Chief Lipe promises to work to alter fire district’s culture

Vowing that his “commitment will be relentless,” Vashon Island Fire & Rescue Chief Hank Lipe said he plans to change the agency’s culture and transform the small fire department into a model free of discrimination.

Lipe, who took over the fire department in August, has crafted a resolution that he planned to bring to the five-member board of commissioners Tuesday night (too late for The Beachcomber’s deadline) reaffirming the agency’s policy of mutual respect in the work place and calling on it to accept “zero tolerance for any form of discrimination.”

“I want to see a cultural change in this organization,” he said in a brief interview. “I want to achieve what it says in this resolution — that VIFR is a model organization ... that ensures no unlawful discrimination in recruitment, selection, assignment, retention, training or general treatment of any member of the district.”

A recent verdict by a King County Superior Court judge “aired some dirty laundry,” he added. “But it’s also a golden opportunity. It’s no better time to make change. There’s no doubt in my mind. My commitment will be relentless.”

Lipe’s comments came a few days after Judge Cheryl Carey ruled that volunteer firefighter Lanora Hackett was wrongly denied a job in the department because of her gender and experienced a culture of harassment top administrators did nothing to address. The judge awarded Hackett, a former insurance broker and the mother of two, $150,000 and six years’ worth of pay. Hackett’s lawyer said she also expects her legal fees to be covered.

Lipe, who held an executive session with the commission Thursday night, declined to comment on the case, Hackett’s allegations or the judge’s decision. In fact, when asked if his determination to change the culture means the culture up until now has been troubled, he answered, “I’m telling you what I’m going to be doing. I wasn’t here. My clock started on Aug. 18.”

At the same time, he said, the agency needs to take “the high ground.”

“The board’s saying, ‘We’re not going to tolerate this stuff.’ We hope to send a strong message to the community ... that the district is changing. ... We’re not just going to talk the talk. We’re going to walk the walk.”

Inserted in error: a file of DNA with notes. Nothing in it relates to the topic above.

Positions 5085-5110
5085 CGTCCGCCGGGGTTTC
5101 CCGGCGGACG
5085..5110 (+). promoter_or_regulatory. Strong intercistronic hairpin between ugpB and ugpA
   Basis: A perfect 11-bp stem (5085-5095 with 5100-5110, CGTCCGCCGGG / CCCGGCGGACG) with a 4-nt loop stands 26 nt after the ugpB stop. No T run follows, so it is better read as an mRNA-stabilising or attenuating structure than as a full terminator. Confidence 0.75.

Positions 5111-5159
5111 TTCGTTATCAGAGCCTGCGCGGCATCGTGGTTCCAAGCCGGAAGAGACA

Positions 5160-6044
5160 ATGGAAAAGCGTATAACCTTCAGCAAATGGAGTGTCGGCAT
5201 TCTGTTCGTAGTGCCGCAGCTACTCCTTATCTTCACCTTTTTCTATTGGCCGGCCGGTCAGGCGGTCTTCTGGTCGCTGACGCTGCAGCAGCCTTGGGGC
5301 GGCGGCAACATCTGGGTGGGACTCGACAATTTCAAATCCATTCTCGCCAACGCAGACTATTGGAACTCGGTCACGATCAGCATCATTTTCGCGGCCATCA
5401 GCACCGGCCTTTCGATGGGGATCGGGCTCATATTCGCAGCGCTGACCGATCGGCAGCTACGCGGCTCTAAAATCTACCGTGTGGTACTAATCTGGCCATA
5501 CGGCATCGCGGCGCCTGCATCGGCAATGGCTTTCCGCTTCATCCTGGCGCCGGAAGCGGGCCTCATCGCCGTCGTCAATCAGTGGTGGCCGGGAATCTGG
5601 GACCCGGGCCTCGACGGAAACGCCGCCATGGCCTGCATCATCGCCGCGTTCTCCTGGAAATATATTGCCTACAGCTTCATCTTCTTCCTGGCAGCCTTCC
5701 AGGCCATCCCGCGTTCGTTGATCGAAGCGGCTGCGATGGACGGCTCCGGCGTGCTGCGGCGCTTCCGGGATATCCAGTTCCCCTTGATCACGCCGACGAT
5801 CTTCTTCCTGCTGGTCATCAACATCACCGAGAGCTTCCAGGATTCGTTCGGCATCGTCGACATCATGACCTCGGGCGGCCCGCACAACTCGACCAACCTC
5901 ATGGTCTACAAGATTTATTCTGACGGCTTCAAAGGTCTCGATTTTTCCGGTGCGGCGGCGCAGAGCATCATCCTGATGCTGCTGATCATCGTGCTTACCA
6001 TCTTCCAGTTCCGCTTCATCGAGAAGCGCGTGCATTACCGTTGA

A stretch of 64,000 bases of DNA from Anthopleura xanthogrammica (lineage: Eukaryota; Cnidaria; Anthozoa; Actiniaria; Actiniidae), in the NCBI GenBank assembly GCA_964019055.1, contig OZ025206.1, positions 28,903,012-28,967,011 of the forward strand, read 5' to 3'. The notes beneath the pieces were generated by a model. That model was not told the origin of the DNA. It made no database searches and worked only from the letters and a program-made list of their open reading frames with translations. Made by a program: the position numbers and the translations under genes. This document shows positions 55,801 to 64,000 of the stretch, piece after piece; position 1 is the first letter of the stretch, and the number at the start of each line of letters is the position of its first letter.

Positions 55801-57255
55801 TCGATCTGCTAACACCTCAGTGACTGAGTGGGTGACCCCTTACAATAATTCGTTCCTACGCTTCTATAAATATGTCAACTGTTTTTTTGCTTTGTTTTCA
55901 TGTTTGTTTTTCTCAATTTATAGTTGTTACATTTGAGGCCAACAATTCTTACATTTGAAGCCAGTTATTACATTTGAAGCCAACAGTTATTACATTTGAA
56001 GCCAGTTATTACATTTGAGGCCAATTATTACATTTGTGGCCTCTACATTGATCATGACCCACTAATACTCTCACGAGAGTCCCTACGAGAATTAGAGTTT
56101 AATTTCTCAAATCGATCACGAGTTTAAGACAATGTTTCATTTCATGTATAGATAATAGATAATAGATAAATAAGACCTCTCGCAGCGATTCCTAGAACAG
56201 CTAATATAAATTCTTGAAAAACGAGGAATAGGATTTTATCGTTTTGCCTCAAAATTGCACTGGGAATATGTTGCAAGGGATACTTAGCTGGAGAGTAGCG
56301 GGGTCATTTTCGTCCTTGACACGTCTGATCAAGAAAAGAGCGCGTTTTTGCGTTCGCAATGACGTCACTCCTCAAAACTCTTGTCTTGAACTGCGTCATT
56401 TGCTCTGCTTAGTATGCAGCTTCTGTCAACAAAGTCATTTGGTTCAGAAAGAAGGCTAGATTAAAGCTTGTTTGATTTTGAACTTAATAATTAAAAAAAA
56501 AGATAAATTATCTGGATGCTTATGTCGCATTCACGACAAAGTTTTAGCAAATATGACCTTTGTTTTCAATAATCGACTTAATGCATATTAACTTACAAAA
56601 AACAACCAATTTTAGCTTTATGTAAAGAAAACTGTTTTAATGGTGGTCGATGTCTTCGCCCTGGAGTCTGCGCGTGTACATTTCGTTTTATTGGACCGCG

The resolution, which he said he expected would pass unanimously Tuesday night, calls on every employee in the agency to be “personally committed to and responsible for fair and equal treatment of all district personnel” and directs the chief “to take prompt, appropriate and effective measures ... to ensure personal accountability.”

Lipe also said he plans to bring in an expert on employee relations to work with him on an action plan that he hopes to bring to the commissioners later this month. Janice Corbin, who headed human resources at the Seattle Police Department and is now a partner at Sound Employment Solutions, will play a lead role in drafting the plan, he said.

“My objective is to improve the human relations side of this organization,” Lipe said.

Neal Philip, who chairs the commission, said he supports the resolution and believes Lipe has what it takes to make it a meaningful document.

“A resolution is just words. The important thing is backing it up with action. The chief is fully prepared to do that,” he said.

The lesson of the lawsuit, Philip added, is for the administration to step up.

“The critical part is somebody willing ... when an issue comes up to take appropriate measures,” Philip said. “To me, that is what the judge in the Hackett lawsuit said we did wrong. We didn’t have the appropriate response.”

At the same time, he said, the commission is carefully considering whether it will appeal the judge’s decision. Philip, a lawyer who used to handle appeals at a Seattle law firm, said such decisions are complex and need to be based on a number of factors, from whether an appeal is winnable to the impact it might have on staff morale.

What’s more, he said, the department can respect the judge’s ruling and still find reason to appeal it. Indeed, because of the public dollars the judgment will entail, the commission could decide it needs to appeal for the sake of taxpayers, he said.

“If there are grounds to appeal, we need to appeal,” Philip said. “But we don’t want to make the decision lightly.”

The agency has a couple of months before it has to make a decision on the appeal, according to Mike Bolasina, the Seattle lawyer who represented VIFR in the lawsuit.

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